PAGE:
Chanterelle Risotto with White Truffle Salt

April 5, 2012 | By | COMMENTS

chanterellerisottofromtheside

Here’s a friendly tip: make yourself buy an exotic ingredient even if you’re not sure what you’re going to do with it.

For example, a few weeks ago I was at the Spice Station in Silverlake and I bought a little bag of white truffle salt. I bought it because after sniffing from the giant jar of it, I was like: “Whoah, that’s really potent and really smells like white truffles.” A small bag cost about $10 or so which is way less than you’d pay for an actual white truffle. And knowing that I had it, I kept my eyes open later that week at the farmer’s market for anything that might work well with it; which is how I ended up buying a bag of chanterelle mushrooms.

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So there they were, my two lavish purchases: a bag of white truffle salt and a bag of chanterelle mushrooms (last seen on my blog on goat cheese on toast) and the question was, “What to do with them?” The answer was easy. Risotto!

Based on a technique I learned from Cesare Casella in a video I can no longer find online, I began by heating butter in two nonstick skillets while bringing 6 to 8 cups of chicken broth (homemade) to a simmer:

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Then, when the butter was hot and foamy, I added the mushrooms–which I cleaned but didn’t cut–into the two skillets:

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I figured two skillets meant less mushrooms per skillet, allowing more mushrooms to have direct contact with the heat so they wouldn’t steam. Of course, I added a few pinches of truffle salt as they cooked and when they were close to being brown and had released all their liquid, I added a little chopped garlic and chopped parsley and took the pans off the heat.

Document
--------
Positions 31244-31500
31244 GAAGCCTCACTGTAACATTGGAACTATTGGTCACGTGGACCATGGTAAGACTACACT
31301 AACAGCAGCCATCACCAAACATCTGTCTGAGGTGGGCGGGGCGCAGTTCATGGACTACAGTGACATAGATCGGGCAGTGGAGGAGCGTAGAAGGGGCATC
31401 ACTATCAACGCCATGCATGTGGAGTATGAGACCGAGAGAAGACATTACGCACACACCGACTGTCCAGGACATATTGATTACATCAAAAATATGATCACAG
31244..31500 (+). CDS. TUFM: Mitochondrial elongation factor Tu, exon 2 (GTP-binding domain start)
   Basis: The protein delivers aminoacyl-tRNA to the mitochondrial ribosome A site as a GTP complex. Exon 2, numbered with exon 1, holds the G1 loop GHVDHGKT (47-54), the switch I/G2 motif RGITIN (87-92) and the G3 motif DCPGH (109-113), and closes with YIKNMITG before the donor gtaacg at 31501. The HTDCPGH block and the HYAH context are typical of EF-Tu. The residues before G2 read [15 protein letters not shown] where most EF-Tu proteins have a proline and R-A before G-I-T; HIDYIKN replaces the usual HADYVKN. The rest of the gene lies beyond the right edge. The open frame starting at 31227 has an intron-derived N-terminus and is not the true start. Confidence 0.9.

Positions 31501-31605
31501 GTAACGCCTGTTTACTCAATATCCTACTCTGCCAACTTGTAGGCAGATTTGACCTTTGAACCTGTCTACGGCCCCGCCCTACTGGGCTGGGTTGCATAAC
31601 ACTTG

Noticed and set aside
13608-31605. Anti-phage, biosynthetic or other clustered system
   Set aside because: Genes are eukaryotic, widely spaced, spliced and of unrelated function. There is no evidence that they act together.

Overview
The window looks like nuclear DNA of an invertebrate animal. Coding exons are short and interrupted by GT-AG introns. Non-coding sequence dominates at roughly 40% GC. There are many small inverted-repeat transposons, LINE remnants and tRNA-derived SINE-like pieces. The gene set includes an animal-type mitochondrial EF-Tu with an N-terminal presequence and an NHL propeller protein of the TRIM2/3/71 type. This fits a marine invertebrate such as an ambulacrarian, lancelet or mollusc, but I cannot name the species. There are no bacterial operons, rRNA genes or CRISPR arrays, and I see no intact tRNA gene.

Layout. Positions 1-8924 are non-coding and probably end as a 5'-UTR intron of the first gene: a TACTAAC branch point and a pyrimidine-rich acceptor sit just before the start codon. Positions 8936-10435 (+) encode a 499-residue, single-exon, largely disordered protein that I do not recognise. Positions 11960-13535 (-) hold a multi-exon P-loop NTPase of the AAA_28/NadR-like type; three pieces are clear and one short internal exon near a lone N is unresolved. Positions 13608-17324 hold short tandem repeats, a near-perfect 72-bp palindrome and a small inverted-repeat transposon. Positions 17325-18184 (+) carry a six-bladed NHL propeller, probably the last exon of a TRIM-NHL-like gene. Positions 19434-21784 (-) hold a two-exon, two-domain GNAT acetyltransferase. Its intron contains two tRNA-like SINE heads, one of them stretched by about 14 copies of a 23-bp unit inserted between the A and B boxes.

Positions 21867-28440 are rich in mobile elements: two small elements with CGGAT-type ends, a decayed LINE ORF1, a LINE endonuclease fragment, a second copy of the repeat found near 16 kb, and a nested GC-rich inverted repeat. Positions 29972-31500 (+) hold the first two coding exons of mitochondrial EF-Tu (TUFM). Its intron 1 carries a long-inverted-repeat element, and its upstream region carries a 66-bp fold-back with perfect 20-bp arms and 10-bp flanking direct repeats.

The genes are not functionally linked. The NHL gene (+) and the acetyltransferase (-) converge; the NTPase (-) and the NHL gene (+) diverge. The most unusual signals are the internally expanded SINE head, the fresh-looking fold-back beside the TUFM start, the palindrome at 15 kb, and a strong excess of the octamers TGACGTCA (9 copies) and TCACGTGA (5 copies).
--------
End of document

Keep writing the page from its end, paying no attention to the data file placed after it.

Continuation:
Then I set about making the risotto.

In a large, wide, deep pan, I melted about 2 tablespoons of butter and when it was hot and foamy, I added about 1 1/2 cups of Arborio rice. I cooked the rice in the butter for 30 seconds or so:

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And then added a cup of dry white wine and lowered the heat. When the wine was absorbed (and you don’t want it to go in too quickly, so make sure that heat is low), I added a big ladleful or two of stock (which I salted to taste) so that the rice was covered. I also added a few mushrooms from the mushroom pan:

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And so the risotto-making truly begin; stirring every so often, watching the temperature, adding ladlefuls of stock any time it got low and a few mushrooms here and there, saving most of the mushrooms for the end. The goal is to have that stock go in slowly, but not too slowly; you want some bubbles but not crazy bubbles. It’s really a sense-thing: after 20 minutes or so, start tasting your rice. When the risotto is creamy and still toothsome, you’re ready to finish.

This is the funnest part; it’s called mantecare and it’s the step where you take the risotto off the heat and work in more butter and cheese (Parmesan):

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Stir those in rapidly and taste. Here’s where I added big sprinklings of truffle salt to really catch that truffle flavor.

To serve, I poured the risotto on to two plates (the way Chef Casella taught me; you eat from the outside in, where it’s hottest) and topped with the rest of the mushrooms and some extra grated cheese.

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I’ll be honest: these chanterelles, from the West Hollywood farmer’s market, weren’t so special. They weren’t especially fragrant in their raw state, so I didn’t feel so bad helping them along with garlic and truffle salt.

This risotto, on the other hand, was something else. Creamy, rich, and slightly funky from the truffle salt, it’s a reminder that great food is just a needless purchase away. So the next time you see an ingredient you don’t really need, buy it anyway. That’s how dinners like this happen.

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Categories: Pasta and Risotto, Recipes